Though he is remembered as a knight, constable, courtier, and duly beheaded traitorous conspirator Sir Michael Stanhope would never receive recognition for his most prestigious role under King Edward VI. Knighted in 1545 and a member of parliament until 1547 when he became the right hand that would literally wipe the shit from the ass of the King. The official title of Groom of the Stool may appear as shitwork out of context but Stanhope was no wet nurse but, rather the appointed ‘number two’ in Edward’s entourage. The balance of power would shift dramatically in the new few years leaving Sir Michael one of the final documented royal wipers. If you’ve fallen in love with the reality of the royal appointed wiper as a concept then consider how unfitting the title was for now defunct homonymous Raleigh, North Carolina progressive blackened death metal band Grooms of the Stool. Funny and interesting as the name might’ve been their album ‘The Absence of All Good’ (2015) surely found less traction than it deserved because of the inherent poop joke that discovery entailed. Their grasp of melodic black/death metal informed riffs (see: “A Most Unfit Soul to Sell”) probably deserved a more serious approach in hindsight. Three of four members would likely agree as the dissolution of the band saw fit their conjoined future with Heron vocalist / guitarist Logan Holloway in the form of Mo’ynoq.
The project was named for an abandoned city in western Uzbekistan famously destroyed by man-made ecological disaster, a great lake of poison, providing a band name apropos analogue to southern California’s wretched cancerous bath of future-death, the Salton Sea. The sum of this newly formed project is immediately serious, tastefully guided by old progressive tendencies and ‘current’ avant-atmospheric forays felt throughout modern unorthodox black metal. High art adorns demo, EP, and now full-length each meticulously crafted and professionally realized. Even the most casual glance would glean that this project aims for meaning and relevance, however conscious those efforts may be. So, I soaked in Mo’ynoq‘s saline lake of rusted machine appropriately feeling sorrow for the slow death of habitable Earth and in doing so took no measure of the discography with a grain of salt. For those already familiar with the distant scrape of Holloway‘s ‘depressive’ black metal vocals on Heron‘s ‘DYZU’ back in 2015 the first notable differentiation in his performance on ‘Dreaming in a Dead Language’ is immediate presence elevated by greater expressive variation. The same could be said of Mo’ynoq as a whole when considering the past works of the musicians involved.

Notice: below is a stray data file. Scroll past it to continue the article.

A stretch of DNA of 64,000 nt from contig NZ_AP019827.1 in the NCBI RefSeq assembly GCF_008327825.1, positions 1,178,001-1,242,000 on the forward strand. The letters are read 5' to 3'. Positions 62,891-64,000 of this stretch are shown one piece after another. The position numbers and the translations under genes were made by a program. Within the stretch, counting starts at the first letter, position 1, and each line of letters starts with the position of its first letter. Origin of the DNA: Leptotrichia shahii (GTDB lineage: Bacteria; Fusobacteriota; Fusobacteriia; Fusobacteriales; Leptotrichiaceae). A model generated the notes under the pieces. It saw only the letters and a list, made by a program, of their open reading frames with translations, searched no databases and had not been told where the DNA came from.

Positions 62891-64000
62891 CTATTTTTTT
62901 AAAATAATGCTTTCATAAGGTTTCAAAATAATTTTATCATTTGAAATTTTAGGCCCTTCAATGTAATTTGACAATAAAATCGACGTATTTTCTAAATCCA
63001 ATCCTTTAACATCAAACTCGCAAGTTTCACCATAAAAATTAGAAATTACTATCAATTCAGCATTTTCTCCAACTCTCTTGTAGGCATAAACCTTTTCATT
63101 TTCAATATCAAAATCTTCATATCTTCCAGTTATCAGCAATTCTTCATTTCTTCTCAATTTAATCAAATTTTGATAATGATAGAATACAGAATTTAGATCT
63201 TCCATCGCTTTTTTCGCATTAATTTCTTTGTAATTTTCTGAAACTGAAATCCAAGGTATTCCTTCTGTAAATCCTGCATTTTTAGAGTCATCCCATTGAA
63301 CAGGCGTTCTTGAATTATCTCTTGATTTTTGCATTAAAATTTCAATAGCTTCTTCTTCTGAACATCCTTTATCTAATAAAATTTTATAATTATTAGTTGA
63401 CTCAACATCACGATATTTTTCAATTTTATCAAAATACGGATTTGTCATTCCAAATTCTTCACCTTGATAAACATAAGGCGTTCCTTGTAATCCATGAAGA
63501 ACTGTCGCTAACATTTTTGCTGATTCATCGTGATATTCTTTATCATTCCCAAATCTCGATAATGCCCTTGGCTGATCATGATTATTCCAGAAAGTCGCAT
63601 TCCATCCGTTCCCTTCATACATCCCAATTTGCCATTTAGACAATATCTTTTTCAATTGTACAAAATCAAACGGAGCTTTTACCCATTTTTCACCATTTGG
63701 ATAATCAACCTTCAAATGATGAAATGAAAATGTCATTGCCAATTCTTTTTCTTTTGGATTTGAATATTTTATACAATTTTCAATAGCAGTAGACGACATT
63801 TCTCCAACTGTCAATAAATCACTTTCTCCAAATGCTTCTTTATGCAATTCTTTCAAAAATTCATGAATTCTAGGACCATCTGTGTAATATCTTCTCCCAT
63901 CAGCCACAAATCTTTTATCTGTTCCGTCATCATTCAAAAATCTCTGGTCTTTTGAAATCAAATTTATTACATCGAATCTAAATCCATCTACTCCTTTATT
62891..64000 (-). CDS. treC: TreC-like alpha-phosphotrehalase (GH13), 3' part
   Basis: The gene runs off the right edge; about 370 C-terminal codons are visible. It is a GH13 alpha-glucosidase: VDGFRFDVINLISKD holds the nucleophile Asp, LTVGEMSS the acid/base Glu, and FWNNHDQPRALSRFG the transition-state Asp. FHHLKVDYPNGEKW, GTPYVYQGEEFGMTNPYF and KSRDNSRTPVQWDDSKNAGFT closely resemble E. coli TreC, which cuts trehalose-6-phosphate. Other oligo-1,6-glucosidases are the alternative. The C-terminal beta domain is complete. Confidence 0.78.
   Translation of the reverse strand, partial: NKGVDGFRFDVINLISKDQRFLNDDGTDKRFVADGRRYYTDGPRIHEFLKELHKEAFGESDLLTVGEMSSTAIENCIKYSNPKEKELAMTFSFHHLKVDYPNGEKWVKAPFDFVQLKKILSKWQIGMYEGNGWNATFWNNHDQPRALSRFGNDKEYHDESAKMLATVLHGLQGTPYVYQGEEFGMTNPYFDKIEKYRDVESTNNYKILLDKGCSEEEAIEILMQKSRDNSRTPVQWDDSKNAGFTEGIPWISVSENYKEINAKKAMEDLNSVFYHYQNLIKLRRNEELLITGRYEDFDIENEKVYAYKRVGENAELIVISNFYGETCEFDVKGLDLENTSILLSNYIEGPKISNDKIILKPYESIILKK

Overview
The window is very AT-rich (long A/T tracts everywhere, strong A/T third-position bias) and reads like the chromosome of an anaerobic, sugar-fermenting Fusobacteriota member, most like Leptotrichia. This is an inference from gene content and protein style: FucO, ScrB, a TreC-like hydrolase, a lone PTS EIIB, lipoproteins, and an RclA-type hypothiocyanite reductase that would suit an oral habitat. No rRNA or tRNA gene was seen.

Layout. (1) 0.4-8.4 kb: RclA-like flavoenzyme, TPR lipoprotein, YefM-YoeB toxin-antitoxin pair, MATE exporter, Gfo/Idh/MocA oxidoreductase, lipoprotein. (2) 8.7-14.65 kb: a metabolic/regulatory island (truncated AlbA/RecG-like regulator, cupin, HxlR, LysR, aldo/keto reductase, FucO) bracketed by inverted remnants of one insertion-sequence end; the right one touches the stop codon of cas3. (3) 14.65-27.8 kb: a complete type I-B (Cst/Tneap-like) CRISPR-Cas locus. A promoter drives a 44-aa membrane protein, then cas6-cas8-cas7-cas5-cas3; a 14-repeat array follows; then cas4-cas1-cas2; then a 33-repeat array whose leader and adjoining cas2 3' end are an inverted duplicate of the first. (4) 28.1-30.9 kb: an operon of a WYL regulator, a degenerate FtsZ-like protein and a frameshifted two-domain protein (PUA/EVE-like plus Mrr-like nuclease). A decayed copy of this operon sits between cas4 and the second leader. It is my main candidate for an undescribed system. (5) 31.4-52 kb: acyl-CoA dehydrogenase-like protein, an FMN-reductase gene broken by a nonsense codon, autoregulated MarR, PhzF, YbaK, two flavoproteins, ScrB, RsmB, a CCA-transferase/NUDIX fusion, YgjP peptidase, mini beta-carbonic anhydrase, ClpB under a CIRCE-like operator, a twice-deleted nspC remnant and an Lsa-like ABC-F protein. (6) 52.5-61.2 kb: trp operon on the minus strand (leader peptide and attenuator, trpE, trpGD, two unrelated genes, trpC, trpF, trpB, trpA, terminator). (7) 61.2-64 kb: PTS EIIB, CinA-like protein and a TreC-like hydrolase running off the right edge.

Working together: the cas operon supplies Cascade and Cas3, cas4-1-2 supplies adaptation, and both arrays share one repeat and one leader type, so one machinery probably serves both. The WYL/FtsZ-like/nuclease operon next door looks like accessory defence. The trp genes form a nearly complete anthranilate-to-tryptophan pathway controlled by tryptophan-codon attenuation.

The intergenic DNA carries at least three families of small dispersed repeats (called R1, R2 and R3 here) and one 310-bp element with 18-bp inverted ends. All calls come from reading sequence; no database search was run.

Independent from their inception Mo’ynoq‘s initial demo, ‘Anguish and Atonement’ (2016), would be their most obviate toying of influences in the greater conception of style and sound. In bringing the abrupt psychotropic horror of Portal to the fluid pools of Wolves in the Throne Room they’d found a medium that could express as thoughtfully as Krallice but with the post-Deathspell Omega aggression of modern Icelandic black metal. The powerful dissonance of “Celestial Rebirth” juxtaposed with the post-hardcore informed atmospheric black metal of “Fell Heir” on the bands ‘Bardo’ (2017) EP manifested as a war between worlds that would portend their impressive fusion on ‘Dreaming in a Dead Language’. The ‘progressive’ nature of this arrangement is more clear in hindsight than moment-to-moment immersion as the pulse of Mo’ynoq‘s sound surrounds post-metal spectacle with depressive scowl and occasional breaks into Bosse-de-Nage-esque territory. When a piece does call for pointed aggression the style employed is akin to a more ‘present’ dissonant black metal sound, something similar to Guðveiki or a less pensive Negativa (Spain). Because of this inherently ‘modern’ expression it becomes hard to place Mo’ynoq into one comfortable category; Though they are categorically atmospheric upon first impression the dissonant, forward-thinking experimentation within ‘Dreaming in a Dead Language’ offers no simple ‘genre entry’ allusion.
Familiar as the pieces of Mo’ynoq‘s whole may seem to those inducted into the greater pool of modernist black metal the structure and arc of ‘Dreaming in a Dead Language’ is easier to follow and toil within thanks to their use of somewhat standard post-rock pastiche as transition for ranting nature of post-hardcore translated through the ringing dissonance of post-black metal. I am surely providing disservice in suggesting soft, flaccid bones for such a grand album but this is what separates this work from the harder edged melodicism of a band like Barshasketh, or the meandering occult gush of Svartidauði. No doubt the true ‘anti-hipster’ crowd ducked out a paragraph or two ago anyhow. I welcome the blend of atmospherics, depressive howls, and burly avant-dissonance though I did occasionally feel like the very slight melodic black metal influences on ‘Anguish and Atonement’ (as well as ‘The Absence of All Good’) could bring some greater memorable passages into the mix. As a full listen this debut was typically good for 2-3 spins at a time and across the span of a few weeks my interest waned around the tenth or so listen. The artwork and production are equally beautiful and professional, so this is easy to recommend as a purchase though only for those that are in love with the trappings of modern atmo-dissonant post-whatever affected black metal. Moderately high recommendation. For preview I’d suggest “Witness to the Abyss” as it offers abrupt gratification and eventual dissonant horror, then “These Once Tranquil Grounds” for its bristling intro and warming entirety.
Archways unto anxious death. 4.0/5.0
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